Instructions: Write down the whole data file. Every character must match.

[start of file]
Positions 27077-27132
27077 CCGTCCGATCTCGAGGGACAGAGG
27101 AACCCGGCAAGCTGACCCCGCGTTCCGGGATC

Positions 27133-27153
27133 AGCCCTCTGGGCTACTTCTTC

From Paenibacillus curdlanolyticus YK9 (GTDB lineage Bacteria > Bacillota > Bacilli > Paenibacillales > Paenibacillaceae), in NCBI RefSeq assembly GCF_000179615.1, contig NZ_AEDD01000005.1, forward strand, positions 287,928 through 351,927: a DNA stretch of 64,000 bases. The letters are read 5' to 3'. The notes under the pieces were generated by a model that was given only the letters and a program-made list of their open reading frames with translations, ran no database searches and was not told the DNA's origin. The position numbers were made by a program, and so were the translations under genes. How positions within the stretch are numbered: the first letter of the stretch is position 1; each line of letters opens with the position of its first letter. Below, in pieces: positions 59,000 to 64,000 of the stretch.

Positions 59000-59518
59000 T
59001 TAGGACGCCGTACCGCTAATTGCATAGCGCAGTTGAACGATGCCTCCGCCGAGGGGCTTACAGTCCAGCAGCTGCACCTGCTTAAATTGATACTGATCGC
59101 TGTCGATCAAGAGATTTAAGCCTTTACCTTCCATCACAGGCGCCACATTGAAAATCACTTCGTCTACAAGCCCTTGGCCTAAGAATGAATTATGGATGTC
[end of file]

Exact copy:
Positions 27077-27132
27077 CCGTCCGATCTCGAGGGACAGAGG
27101 AACCCGGCAAGCTGACCCCGCGTTCCGGGATC

Positions 27133-27153
27133 AGCCCTCTGGGCTACTTCTTC

From Paenibacillus curdlanolyticus YK9 (GTDB lineage Bacteria > Bacillota > Bacilli > Paenibacillales > Paenibacillaceae), in NCBI RefSeq assembly GCF_000179615.1, contig NZ_AEDD01000005.1, forward strand, positions 287,928 through 351,927: a DNA stretch of 64,000 bases. The letters are read 5' to 3'. The notes under the pieces were generated by a model that was given only the letters and a program-made list of their open reading frames with translations, ran no database searches and was not told the DNA's origin. The position numbers were made by a program, and so were the translations under genes. How positions within the stretch are numbered: the first letter of the stretch is position 1; each line of letters opens with the position of its first letter. Below, in pieces: positions 59,000 to 64,000 of the stretch.

Positions 59000-59518
59000 T
59001 TAGGACGCCGTACCGCTAATTGCATAGCGCAGTTGAACGATGCCTCCGCCGAGGGGCTTACAGTCCAGCAGCTGCACCTGCTTAAATTGATACTGATCGC
59101 TGTCGATCAAGAGATTTAAGCCTTTACCTTCCATCACAGGCGCCACATTGAAAATCACTTCGTCTACAAGCCCTTGGCCTAAGAATGAATTATGGATGTC